Airborne Medics Learn from Fire Fighters
Airborne medics have learnt the techniques used by fire fighters to extract casualties from damaged vehicles.
Essex County Fire and Rescue Service’s Urban Search and Rescue (USAR) team gave a car cutting demonstration to 16 Med Regt at Colchester’s Merville Barracks. Using scrap vehicles, the fire fighters demonstrated how they would safely cut casualties out of a vehicle after a road traffic collision (RTC) and then let the troops practise themselves with hydraulic cutting equipment.
The training was designed to improve the medics’ knowledge of how civilian emergency services operate. This was to prepare 19 Med Sqn for their deployment on Ex Askari Serpent, which includes a two-week-long expedition to provide immunisation, primary health care, dental and veterinary care to villagers living in remote communities.
Clinical training officer Capt Huw Jones said: “Askari Serpent will put our medics out in inaccessible areas of Kenya and it is important that they are self-reliant. Road safety is very poor and road traffic collisions are the biggest cause of injuries to troops. This lesson has taught our medics basic techniques to deal with damaged vehicles, ensuring they are able to work safely to extract and treat casualties. I would like to thank Essex County Fire and Rescue Service for their time, equipment and expertise.”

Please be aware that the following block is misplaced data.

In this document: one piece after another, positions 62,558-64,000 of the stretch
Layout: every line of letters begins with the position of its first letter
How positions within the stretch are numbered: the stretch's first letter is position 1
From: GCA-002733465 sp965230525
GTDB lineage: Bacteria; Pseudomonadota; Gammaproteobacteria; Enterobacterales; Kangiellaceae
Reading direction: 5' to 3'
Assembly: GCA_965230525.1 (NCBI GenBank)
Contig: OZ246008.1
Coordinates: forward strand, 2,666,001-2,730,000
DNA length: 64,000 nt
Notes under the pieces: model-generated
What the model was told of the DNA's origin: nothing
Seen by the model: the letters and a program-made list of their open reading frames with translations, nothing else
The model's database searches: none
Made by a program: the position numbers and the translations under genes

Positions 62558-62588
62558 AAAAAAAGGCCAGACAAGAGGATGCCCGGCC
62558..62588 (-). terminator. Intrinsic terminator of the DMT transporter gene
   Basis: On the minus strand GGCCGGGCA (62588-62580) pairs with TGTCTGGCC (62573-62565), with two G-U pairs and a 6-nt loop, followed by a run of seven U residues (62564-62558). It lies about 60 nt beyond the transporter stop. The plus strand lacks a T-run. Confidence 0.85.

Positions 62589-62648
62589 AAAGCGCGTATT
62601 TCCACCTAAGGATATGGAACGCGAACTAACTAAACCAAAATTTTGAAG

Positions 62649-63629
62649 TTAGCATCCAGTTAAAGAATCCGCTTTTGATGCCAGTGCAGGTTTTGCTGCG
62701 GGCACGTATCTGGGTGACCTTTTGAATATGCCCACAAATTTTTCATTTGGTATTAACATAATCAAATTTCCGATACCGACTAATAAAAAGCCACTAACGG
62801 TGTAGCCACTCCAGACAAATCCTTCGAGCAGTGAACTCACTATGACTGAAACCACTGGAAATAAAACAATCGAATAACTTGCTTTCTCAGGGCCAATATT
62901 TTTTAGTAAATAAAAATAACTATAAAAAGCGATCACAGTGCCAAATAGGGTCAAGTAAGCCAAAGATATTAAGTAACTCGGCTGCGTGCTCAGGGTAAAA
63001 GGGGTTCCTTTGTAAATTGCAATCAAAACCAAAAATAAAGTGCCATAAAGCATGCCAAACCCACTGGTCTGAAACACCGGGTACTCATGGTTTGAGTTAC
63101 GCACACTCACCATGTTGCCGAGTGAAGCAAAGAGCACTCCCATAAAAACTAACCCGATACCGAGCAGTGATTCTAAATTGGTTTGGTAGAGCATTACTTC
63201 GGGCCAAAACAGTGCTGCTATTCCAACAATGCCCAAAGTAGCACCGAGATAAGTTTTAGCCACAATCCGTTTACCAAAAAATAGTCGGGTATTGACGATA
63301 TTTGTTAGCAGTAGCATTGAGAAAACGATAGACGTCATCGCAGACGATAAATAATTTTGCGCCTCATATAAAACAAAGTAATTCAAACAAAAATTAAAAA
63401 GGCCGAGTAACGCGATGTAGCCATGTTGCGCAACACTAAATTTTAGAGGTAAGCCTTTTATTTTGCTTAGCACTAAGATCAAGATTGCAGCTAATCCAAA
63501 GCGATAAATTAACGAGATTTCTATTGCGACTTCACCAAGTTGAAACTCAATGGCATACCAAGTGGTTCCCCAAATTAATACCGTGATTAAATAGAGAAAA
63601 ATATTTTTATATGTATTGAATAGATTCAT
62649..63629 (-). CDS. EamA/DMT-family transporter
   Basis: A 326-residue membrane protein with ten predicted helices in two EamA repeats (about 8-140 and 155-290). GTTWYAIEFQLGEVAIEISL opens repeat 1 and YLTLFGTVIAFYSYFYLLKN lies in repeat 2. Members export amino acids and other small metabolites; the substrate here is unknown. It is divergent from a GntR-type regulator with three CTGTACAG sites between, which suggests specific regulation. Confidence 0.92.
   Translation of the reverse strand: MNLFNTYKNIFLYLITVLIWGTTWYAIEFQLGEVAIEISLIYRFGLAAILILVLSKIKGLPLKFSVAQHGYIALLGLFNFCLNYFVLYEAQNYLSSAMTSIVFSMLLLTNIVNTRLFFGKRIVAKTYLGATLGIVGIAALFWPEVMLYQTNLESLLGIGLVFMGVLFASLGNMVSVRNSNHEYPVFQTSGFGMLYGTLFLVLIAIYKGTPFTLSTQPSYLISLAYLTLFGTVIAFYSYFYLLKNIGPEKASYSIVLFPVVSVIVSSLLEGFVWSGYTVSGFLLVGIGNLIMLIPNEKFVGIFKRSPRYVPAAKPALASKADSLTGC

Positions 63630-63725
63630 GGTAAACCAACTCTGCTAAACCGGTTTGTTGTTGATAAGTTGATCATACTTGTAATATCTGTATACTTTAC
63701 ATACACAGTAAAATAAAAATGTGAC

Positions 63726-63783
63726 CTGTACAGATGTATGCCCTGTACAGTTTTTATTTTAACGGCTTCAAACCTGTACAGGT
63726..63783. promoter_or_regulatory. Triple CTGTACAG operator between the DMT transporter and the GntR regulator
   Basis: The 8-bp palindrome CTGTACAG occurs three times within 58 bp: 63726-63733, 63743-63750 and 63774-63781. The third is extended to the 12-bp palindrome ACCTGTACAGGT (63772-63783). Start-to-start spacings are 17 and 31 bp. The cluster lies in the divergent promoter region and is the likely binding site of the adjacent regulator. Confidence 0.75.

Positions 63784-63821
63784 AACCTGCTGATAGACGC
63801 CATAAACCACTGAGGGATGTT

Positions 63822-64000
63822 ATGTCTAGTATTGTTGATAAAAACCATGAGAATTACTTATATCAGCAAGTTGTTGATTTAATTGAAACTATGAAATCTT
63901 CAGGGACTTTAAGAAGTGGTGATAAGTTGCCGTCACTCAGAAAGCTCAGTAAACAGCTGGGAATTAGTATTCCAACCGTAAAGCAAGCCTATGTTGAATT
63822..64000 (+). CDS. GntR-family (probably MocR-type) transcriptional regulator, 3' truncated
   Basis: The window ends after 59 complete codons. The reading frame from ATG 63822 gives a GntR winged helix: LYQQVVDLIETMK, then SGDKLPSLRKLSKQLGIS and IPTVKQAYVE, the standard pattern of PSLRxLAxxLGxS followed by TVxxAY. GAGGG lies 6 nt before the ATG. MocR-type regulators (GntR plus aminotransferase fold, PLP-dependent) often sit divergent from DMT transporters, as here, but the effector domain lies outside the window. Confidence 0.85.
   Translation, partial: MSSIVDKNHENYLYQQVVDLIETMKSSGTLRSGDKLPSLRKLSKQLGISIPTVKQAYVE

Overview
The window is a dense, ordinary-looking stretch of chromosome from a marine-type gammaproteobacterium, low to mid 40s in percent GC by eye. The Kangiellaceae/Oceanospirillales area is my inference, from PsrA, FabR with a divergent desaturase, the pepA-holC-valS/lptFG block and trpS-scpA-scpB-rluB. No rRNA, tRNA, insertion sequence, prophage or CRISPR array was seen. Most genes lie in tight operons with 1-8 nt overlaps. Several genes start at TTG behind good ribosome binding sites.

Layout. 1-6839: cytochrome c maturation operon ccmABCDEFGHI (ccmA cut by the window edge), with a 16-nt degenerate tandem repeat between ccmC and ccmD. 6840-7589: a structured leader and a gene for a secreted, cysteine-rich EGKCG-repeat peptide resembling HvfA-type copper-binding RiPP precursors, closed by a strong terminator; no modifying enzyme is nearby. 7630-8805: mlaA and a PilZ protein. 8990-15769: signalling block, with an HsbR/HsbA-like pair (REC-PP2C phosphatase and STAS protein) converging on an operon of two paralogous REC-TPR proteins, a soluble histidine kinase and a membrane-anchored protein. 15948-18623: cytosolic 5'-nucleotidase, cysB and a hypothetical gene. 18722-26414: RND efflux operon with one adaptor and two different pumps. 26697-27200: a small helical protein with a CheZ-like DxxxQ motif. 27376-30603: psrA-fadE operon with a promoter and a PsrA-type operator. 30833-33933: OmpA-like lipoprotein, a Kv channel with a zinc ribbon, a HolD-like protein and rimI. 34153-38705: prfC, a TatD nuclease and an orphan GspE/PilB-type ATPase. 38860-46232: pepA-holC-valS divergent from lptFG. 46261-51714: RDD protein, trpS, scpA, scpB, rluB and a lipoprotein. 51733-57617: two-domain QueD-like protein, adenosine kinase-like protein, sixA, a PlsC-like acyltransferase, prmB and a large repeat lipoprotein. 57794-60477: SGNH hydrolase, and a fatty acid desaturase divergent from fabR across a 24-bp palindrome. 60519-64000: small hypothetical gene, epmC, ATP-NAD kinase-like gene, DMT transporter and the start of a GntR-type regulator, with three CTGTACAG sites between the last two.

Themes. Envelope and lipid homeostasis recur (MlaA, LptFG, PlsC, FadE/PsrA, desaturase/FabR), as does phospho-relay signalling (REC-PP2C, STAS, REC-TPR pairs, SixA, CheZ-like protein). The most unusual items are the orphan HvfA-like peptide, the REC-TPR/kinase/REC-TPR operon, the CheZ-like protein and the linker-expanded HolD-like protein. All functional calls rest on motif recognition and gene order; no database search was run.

Combat medical technician L/Cpl Simon Tooke, said: “Using cutting equipment to break up cars has been enjoyable, but there’s been a serious purpose. It’s useful to learn how fire fighters approach a damaged vehicle to make it stable and safe. I’m looking forward to Kenya and getting out into the depths of the countryside to use our medical skills to help the local people.”
The training builds on a strong relationship between the fire service and 16 Med Regt. Medics have practised treating casualties in confined conditions in a simulated collapsed building at the USAR station on Lexden Road, Colchester. USAR Station Commander Terry Jewell said: “As fire fighters we’re more than happy to share our skills and facilities with the Army and this lesson has provided an overview of what we do at RTCs to deal with casualties in damaged vehicles. Our skills and equipment are the gold standard and the soldiers can adapt what we’ve demonstrated to their way of working and kit.”